The three-pronged battle over which California Senate districts will be used for this year’s elections is reaching a climax that will determine whether Democrats can achieve a two-thirds majority in the upper legislative house.
The state redistricting commission released maps for Senate, Assembly and congressional districts in August. It immediately became evident that with a little luck, Democrats could gain two seats in the 40-member Senate, thus reaching the two-thirds threshold and empowering them to pass tax bills without Republican support.
Republicans filed suit to block the Senate maps, only to be rebuffed by the state Supreme Court, but also launched a signature drive to challenge them via referendum.
Were the referendum to qualify, the Supreme Court would decide which maps to use for 20 Senate elections this year — the commission’s versions, the previous districts or court-devised ones.
The commission’s maps also are under scrutiny of the U.S. Justice Department for compliance with the Voting Rights Act, with a decision due by next week unless the department seeks more time.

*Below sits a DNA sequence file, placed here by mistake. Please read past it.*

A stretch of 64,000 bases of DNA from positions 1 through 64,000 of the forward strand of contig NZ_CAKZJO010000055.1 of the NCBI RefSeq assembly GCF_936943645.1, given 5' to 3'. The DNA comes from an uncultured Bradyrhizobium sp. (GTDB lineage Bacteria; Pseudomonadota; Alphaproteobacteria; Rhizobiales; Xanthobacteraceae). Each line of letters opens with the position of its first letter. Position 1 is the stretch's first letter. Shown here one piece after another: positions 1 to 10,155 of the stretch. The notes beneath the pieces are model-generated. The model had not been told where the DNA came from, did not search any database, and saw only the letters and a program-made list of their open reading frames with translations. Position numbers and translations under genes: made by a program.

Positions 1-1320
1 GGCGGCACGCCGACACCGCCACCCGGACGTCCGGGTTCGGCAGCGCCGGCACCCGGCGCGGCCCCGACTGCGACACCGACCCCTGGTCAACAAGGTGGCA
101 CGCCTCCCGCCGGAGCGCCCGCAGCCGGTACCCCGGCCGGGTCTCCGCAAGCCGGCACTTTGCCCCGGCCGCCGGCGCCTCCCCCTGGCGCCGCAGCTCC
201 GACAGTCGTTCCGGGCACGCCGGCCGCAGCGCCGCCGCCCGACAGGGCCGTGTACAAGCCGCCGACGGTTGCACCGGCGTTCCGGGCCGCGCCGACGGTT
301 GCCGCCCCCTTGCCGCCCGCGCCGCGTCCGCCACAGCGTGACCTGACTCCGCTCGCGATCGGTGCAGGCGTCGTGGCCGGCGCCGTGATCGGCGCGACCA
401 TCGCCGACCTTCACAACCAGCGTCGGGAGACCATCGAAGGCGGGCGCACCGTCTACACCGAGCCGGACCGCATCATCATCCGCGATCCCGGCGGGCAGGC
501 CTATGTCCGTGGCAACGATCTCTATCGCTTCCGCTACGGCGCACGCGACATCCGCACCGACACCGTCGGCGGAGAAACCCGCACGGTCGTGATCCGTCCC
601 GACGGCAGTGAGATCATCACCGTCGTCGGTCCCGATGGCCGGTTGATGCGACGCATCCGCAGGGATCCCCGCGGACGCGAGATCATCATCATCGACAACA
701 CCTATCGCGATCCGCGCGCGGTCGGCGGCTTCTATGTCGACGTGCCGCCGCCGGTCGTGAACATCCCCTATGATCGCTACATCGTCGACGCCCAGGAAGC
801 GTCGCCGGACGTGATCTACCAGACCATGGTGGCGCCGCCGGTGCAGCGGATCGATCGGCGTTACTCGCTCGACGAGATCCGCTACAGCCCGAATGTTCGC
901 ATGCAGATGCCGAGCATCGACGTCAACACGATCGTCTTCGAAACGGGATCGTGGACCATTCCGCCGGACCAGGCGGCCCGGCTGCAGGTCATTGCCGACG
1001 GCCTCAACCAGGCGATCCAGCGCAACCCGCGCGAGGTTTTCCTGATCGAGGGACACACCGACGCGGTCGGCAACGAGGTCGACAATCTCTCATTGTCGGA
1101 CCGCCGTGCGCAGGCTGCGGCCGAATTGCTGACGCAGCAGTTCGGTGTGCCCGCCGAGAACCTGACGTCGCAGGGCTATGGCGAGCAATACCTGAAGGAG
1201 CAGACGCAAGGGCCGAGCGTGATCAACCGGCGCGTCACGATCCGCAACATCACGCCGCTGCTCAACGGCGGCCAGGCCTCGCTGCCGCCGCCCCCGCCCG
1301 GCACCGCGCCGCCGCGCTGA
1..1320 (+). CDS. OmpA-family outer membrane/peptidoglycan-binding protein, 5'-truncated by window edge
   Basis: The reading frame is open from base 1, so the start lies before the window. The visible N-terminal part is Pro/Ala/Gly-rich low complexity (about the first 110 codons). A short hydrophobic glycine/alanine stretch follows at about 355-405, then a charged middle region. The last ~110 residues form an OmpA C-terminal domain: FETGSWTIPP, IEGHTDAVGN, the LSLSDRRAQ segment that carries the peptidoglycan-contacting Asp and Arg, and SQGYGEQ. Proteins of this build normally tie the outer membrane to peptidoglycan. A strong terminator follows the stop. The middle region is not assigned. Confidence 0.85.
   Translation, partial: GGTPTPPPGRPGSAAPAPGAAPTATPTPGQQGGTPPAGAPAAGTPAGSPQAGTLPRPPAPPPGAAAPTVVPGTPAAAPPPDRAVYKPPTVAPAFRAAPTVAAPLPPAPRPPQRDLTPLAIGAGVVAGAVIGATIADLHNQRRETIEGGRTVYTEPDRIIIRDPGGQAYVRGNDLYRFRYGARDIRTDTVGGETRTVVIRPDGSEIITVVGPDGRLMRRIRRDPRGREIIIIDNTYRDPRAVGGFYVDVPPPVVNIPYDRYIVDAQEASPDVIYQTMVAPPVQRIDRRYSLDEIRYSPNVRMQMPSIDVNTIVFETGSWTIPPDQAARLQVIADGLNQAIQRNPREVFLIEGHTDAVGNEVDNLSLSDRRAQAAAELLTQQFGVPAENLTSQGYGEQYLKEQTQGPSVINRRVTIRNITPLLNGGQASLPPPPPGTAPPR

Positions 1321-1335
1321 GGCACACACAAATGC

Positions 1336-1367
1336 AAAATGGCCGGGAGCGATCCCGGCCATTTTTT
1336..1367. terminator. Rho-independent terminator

The referendum’s signatures are being verified, but since a sample count has not indicated definitively that it will qualify, a full tally is being ordered and that will take about six weeks to complete.
Meanwhile, the contenders — Republicans on one side and Secretary of State Debra Bowen and the redistricting commission on the other — on Tuesday sent lawyers to the Supreme Court to argue about whether the court should consider alternative maps for 2012 and, if so, which maps they should use.
Lawyers for Bowen and the commission argued that if the court needs to act because the referendum is likely to qualify, it should use the commission’s maps.
“It’s too late to start redrawing lines,” Bowen’s attorney, George Waters, told justices. “There’s no second set of districts here that I’m aware of,” the commission’s lawyer, James Brosnahan, added.
But Republican attorney Charles Bell suggested that the old districts “with modification” could be used in 2012, or the court could create new Senate maps by combining the commission’s 80 Assembly districts into 40 Senate districts.
From justices’ questioning, it appears they are poised to act but are in a quandary on which districts to use if need be.
Meanwhile, it’s still uncertain whether the Justice Department will give its approval to the commission’s Senate maps, which have been criticized for diminishing Latinos’ chances of electing senators.
Any major changes ordered by either the Justice Department or the Supreme Court that improve Latino prospects could also undermine Democrats’ hopes of achieving a two-thirds majority — the real stakes in this complex process.
Dan Walters’ Sacramento Bee columns on state politics are syndicated by the Scripps Howard News Service.